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Australian Shepherds approach life with a surefooted gait and a keen eye. If dogs were people, the Australian Shepherd would be the straight-A student and a star athlete at the same time. This breed is sharp-witted, agile, and energetic, making them a perfect dog for their intended work of herding livestock.
The Australian Shepherd or Aussie is a born and bred ranch dog, and has been the dog of choice of cowboys and sheep herders for over a hundred years. Modern Aussies that don’t live on farms often participate in dog sports that maximize their natural athleticism.
TemperamentAustralian Shepherds were bred to deal mainly with livestock, not humans. However, they still get along very well with family members and other dogs. They can be a little shy around strangers, but do not tend to be aggressive. When an Australian Shepherd is given work to do or games to play, they come alive with an energy that is a sight to behold. They direct livestock like a general marshalling an army for battle, and bring the same intensity and focus to competitive sports. Despite this commanding presence on the field, at home a well-socialized and well-exercised Australian Shepherd is a sweet and gentle companion. They’re protective of their household and the humans under their care. They dislike downtime, so they’ll constantly be looking for games to play with you.
AKC Australian Shepherd Blue Merely, Blue Eyed Female$1,500.00
AKC Australian Shepherd Puppies$1,000.00
Are you ready for Christmas 3$400.00
Aussie puppy rehoming$200.00
Australian Shepherd for Adoption$950.00
Australian Shepherd Puppies$850.00
Australian Shepherd Puppies$850.00
Australian Shepherd puppies$850.00
Australian Shepherd puppies for sale$1,000.00
Australian shepherd pups$650.00
Cute Aussie puppies for sale$1,000.00
The Ultimate Guide to Australian Shepherd
The origins of the Australian Shepherd are somewhat convoluted. Despite the name, this breed actually rose to prominence in America as a sheep herding dog. Western states had an influx of sheep from Australia in the mid-19th century, and the immigrant shepherds brought along their dogs to keep the sheep in line. The Americans dubbed these energetic, intelligent, and loyal dogs the Australian Shepherd, a name that would eventually spread to almost all merle sheepdogs in the western states. The imported sheepdogs would breed with the existing sheepdogs derived from British stock, resulting in the modern Australian Shepherd we know today. Aussies have become one of the most popular dog breeds in the world, and can be found on ranches and farms almost everywhere. Their work ethic and loyalty to their owners continue to be desirable traits for anyone needing an excellent herding dog.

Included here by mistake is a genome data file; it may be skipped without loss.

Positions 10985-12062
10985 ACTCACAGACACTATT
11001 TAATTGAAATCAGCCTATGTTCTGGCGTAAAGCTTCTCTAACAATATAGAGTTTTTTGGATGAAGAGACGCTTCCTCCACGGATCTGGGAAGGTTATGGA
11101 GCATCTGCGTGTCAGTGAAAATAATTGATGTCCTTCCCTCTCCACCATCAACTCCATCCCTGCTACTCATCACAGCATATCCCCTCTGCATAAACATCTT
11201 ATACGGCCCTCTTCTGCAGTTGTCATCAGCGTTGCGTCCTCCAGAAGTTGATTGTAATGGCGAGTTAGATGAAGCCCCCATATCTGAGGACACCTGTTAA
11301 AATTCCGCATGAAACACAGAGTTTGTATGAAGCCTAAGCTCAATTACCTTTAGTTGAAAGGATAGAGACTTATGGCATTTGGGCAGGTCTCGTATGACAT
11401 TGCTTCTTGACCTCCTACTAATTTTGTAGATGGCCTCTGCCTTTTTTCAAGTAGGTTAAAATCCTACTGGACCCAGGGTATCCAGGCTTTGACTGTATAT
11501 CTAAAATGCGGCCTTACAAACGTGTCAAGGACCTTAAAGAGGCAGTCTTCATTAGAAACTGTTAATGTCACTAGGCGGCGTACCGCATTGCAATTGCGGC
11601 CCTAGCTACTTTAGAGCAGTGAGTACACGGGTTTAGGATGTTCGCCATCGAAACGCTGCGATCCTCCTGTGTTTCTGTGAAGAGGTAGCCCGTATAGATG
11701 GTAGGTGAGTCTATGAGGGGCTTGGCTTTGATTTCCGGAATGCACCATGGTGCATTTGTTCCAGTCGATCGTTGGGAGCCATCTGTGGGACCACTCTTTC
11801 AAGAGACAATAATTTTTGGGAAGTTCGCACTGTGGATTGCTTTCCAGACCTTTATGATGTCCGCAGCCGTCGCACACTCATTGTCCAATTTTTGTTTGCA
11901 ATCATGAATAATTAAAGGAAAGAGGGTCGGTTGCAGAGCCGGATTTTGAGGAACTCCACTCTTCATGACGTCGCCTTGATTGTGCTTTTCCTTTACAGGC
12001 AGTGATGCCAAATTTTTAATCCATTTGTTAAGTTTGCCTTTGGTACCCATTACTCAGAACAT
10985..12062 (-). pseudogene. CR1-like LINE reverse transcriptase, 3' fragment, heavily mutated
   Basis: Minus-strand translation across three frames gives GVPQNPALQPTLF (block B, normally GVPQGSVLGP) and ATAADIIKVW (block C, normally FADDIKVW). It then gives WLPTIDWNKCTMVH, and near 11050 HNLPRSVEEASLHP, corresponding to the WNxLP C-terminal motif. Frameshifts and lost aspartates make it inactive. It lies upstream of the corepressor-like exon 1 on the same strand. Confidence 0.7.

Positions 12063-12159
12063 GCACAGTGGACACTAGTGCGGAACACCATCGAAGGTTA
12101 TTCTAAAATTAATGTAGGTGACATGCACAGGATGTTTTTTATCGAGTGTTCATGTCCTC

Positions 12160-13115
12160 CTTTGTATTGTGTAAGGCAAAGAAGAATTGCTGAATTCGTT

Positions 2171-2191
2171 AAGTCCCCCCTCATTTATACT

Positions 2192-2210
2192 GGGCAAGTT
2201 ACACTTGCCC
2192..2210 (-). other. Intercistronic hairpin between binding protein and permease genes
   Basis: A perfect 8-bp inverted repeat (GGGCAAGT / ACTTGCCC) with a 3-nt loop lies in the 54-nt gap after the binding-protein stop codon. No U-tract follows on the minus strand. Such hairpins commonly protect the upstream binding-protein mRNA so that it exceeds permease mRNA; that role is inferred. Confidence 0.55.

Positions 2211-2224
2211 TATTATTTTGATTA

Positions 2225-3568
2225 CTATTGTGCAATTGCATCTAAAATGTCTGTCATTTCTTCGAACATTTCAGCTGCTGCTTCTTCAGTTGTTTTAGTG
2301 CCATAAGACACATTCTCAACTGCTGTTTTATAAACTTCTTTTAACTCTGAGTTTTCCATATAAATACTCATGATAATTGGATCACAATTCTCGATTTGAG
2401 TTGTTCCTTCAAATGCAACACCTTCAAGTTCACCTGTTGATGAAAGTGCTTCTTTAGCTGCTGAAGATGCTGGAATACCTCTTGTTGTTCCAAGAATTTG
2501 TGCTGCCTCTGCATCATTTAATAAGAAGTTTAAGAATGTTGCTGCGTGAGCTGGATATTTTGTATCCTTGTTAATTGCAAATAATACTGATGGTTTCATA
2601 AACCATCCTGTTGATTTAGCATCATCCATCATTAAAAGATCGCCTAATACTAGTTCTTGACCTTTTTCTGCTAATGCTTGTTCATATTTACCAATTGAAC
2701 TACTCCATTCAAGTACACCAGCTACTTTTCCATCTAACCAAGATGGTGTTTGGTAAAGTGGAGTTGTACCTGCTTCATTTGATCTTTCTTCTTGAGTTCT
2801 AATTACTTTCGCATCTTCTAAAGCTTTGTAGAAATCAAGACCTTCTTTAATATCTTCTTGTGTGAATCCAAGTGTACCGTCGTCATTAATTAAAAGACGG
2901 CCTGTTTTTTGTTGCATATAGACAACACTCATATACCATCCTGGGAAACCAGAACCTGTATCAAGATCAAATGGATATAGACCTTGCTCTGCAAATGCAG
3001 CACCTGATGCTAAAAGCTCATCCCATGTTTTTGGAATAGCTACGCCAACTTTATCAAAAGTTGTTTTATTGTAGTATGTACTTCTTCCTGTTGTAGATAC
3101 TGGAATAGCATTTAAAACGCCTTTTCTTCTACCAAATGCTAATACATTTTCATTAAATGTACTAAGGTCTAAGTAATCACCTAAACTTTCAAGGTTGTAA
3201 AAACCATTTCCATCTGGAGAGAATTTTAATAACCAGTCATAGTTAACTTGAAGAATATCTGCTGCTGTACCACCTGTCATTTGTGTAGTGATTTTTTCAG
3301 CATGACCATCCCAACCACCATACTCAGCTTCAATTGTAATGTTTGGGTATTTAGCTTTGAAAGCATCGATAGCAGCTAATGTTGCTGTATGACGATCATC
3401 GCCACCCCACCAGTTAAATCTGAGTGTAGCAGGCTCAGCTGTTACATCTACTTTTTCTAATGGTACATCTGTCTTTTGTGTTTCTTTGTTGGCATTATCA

Key Characteristics of Australian Shepherd
Australian Shepherds were bred to deal mainly with livestock, not humans. However, they still get along very well with family members and other dogs. They can be a little shy around strangers, but do not tend to be aggressive.
When an Australian Shepherd is given work to do or games to play, they come alive with an energy that is a sight to behold. They direct livestock like a general marshalling an army for battle, and bring the same intensity and focus to competitive sports.
Despite this commanding presence on the field, at home a well-socialized and well-exercised Australian Shepherd is a sweet and gentle companion. They’re protective of their household and the humans under their care. They dislike downtime, so they’ll constantly be looking for games to play with you.
The Australian Shepherd is the energizer bunny of dog breeds. Like most herding dogs, they’re meant to be out with their owner from the crack of dawn until the work is done. They thrive on this work and are happiest when they have a task to perform.
Because of these over-the-top energy levels, Australian Shepherds need multiple hours of exercise and play each day. Working Aussies will have more than enough stimulation through their daily activities. An hour-long walk, a 30-minute play and training session, and another 30-minute off-leash session in a fenced yard should just about begin to tire out most Australian Shepherds.
Apart from physical stimulation, they also need significant amounts of mental stimulation. Keep challenging dog games and puzzles handy to keep them occupied if you must leave them alone for any length of time. If you don’t give your Australian Shepherd a task, they’re going to invent one for themselves – and you may not enjoy what they choose to do.
|Australian Shepherd Grooming||
As an outdoor working dog, the Australian Shepherd was bred to have a coat that protects it from adverse weather. They have a thick double coat, featuring a wavy medium-length top coat and a dense undercoat. The top coat is water resistant, while the undercoat provides insulation against the cold.